Investigative journalism conference points to new challenges in Brazil

byKalinka Iaquinto
Jul 10, 2019 in Investigative Journalism
Abraji conference

Amidst intense political polarization, media layoffs and attacks on the press, the Brazilian Association of Investigative Journalism (Abraji) held the 14th International Conference of Investigative Journalism June 27 to 30 in São Paulo.

"The world is inflamed and when you throw more fuel on it, it only gets worse," said Cris Bartis, co-founder of the podcast Mamilos, during the panel "Covering politics without fomenting polarization." The way out, according to Bartis, is to focus the conversation on people. "We have to build bridges [among those who think differently], rather than prove points."

The question is how to do this in practice. In the case of Mamilos, the solution has been to invite people who think differently to discuss a variety of subjects face to face. At the end of each program, people realize there are more similarities than differences between them, Bartis said.

However, this is not the only way out. The way the public reacts to the press has changed. In the past, the interactions were manifested in objections, complaints and lawsuits, but today the reality is different. With the use of social media, the dissemination of news — whether true or not — is virtually immediate. And, while there is no weight or responsibility in doing so, access to technology has enabled everyone to communicate what they think.

In Brazil, there have been frequent cases in which journalists are attacked and have their private lives — and the lives of those close to them — exposed on social media. Last year, after publishing an article uncovering a WhatsApp campaign paid for by businessmen against the Workers' Party, Patrícia Campos Mello, a journalist at Folha de S. Paulo, had her cell phone hacked. Messages were sent from her phone in support of the then-presidential candidate, Jair Bolsonaro, and her life and her daughter's life were threatened. A veteran of armed conflict reporting, Campos Mello suddenly found herself accompanied by a security detail in the middle of São Paulo, which she recounted during the panel "Journalism under attack." In the same panel, journalist Constança Rezende spoke for the first time about the disinformation spread by the Brazilian president, accusing her of seeking to destroy him and his family.

According to Pierpaolo Bottini, coordinator of the Press Freedom Observatory of the Brazilian Bar Association (OAB), Brazilian criminal law is the solution to separate crime from harsh criticism against journalists. The lawyer argued that "reaction to these actions should be immediate." He also recommended victims to save screenshots of offenses and threats, notarize the record in a notary's office and make a complaint to the police and public prosecutors to initiate an inquiry.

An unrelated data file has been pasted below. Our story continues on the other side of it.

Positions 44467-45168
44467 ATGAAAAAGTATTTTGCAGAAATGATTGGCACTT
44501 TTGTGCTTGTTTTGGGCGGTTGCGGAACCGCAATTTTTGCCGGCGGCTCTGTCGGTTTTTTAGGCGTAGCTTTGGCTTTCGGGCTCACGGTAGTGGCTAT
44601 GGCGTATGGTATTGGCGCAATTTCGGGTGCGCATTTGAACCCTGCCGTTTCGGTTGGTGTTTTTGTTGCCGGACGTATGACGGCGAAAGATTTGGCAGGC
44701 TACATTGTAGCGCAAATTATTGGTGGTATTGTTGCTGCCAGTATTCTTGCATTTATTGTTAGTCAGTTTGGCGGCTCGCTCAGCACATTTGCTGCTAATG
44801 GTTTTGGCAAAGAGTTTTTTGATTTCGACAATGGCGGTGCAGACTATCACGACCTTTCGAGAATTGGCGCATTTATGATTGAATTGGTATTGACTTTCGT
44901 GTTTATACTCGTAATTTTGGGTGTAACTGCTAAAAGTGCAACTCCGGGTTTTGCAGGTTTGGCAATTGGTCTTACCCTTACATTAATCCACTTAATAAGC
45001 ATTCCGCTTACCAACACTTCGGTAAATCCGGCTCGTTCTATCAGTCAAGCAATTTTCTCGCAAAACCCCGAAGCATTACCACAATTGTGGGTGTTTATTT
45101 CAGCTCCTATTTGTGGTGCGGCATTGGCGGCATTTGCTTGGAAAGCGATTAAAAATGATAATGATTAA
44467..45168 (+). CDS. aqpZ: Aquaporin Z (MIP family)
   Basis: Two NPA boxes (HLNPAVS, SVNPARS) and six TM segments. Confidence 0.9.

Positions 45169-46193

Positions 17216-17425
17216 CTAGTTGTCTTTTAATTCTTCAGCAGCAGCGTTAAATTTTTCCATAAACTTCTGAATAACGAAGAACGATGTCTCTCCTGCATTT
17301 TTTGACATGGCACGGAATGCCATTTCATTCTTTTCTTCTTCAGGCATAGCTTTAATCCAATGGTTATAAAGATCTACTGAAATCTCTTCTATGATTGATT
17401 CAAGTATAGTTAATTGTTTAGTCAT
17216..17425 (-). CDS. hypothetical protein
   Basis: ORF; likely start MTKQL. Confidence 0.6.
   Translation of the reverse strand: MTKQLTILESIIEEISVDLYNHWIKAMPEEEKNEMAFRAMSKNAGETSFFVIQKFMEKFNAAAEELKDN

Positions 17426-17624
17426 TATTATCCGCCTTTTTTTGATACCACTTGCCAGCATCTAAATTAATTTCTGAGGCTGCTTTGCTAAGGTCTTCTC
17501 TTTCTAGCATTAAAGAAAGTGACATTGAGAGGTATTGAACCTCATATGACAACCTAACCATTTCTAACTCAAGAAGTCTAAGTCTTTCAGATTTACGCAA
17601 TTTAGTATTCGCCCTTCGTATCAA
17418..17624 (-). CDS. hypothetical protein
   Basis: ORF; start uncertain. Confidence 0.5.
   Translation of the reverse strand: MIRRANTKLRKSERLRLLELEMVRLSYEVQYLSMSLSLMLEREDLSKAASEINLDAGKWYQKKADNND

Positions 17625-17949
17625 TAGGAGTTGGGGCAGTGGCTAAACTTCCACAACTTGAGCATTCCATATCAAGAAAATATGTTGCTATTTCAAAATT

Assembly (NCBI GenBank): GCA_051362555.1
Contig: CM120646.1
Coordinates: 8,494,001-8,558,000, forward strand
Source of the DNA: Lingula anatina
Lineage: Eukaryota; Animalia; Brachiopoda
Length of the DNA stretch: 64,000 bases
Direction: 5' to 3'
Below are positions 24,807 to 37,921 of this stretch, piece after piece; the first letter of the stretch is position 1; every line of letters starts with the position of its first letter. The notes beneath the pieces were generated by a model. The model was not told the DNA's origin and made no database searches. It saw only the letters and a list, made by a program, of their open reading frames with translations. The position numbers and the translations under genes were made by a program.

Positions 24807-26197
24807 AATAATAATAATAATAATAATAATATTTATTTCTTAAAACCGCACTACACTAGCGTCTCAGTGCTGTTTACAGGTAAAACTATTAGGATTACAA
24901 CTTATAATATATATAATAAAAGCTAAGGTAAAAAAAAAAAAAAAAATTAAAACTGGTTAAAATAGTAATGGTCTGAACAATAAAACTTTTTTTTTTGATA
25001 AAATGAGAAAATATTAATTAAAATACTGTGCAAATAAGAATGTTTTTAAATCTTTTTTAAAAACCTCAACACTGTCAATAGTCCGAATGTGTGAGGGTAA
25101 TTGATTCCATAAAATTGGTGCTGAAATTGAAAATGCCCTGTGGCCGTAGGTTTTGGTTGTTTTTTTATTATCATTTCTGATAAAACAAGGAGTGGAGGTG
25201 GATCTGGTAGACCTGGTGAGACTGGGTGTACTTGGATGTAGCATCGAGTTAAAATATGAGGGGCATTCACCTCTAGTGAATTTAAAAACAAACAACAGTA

Increasing distrust in the press

Bolsonaro's attacks on the press and journalists are commonplace. The president of Brazil has a strong media presence and has been spreading the idea that "the press lies."

"I do not agree with that [statement]. By generalizing, you end up creating turmoil," said retired general Carlos Alberto Santos Cruz, former minister-secretary at the Office of President Bolsonaro, in an open interview with journalists Julia Dualibi and Daniel Bramatti, on the first day of the conference. For Cruz, the use of the internet without accountability "creates chaos and hampers governability." Yet, he was reserved in criticisms of the Bolsonaro government.

During the panel "Press and Bolsonarism: the challenge of covering a government that stigmatizes journalism," Thaís Oyama, former journalist of Veja magazine, stated that the Bolsonaro administration favors those in the press it trusts. One example, cited by fellow panelist Nelson Sá, a journalist at Folha de S. Paulo, is the breakfast events held by the president with professionals who cover the government palace, which cannot be recorded or photographed.

"Bolsonaro has become smarter, more cunning; he doesn't miss the opportunity to smear, slander and offend. You know the impact that his popularity has," said Oyama.

Fernando Barros e Silva, editorial director of Piauí magazine and host of the podcast Foro de Teresina, argued that the current administration is characterized by resentment. And he warned: "We can't fall into the trap of treating the government the way it wants to be treated. The solution is serious journalism."

Barros e Silva also cited the recent investigation published by The Intercept Brazil, which revealed impropriety in the car wash corruption crusade — known as Lava Jato — that weakened the Worker's Party and created the conditions for the election of Bolsonaro.

The executive editor of The Intercept Brazil, Leandro Demori, agreed with Barros e Silva and stressed flaws in the way the Lava Jato was reported. "Without press coverage, the Lava Jato would not have happened," he said, stating that The Intercept Brazil's investigation should be an opportunity for media professionals to evaluate how they have been working in recent years.

The 14th International Conference of Investigative Journalism also addressed regional issues such as journalism in the Amazon and in conflict zones, collaborative journalism, new formats, data reporting, misinformation, fact-checking and more.

Read Abraji's highlights here (in Portuguese).

Main image of the Anhembi Morumbi University in São Paulo, where the Abraji Congress was held, courtesy of Kalinka Iaquinto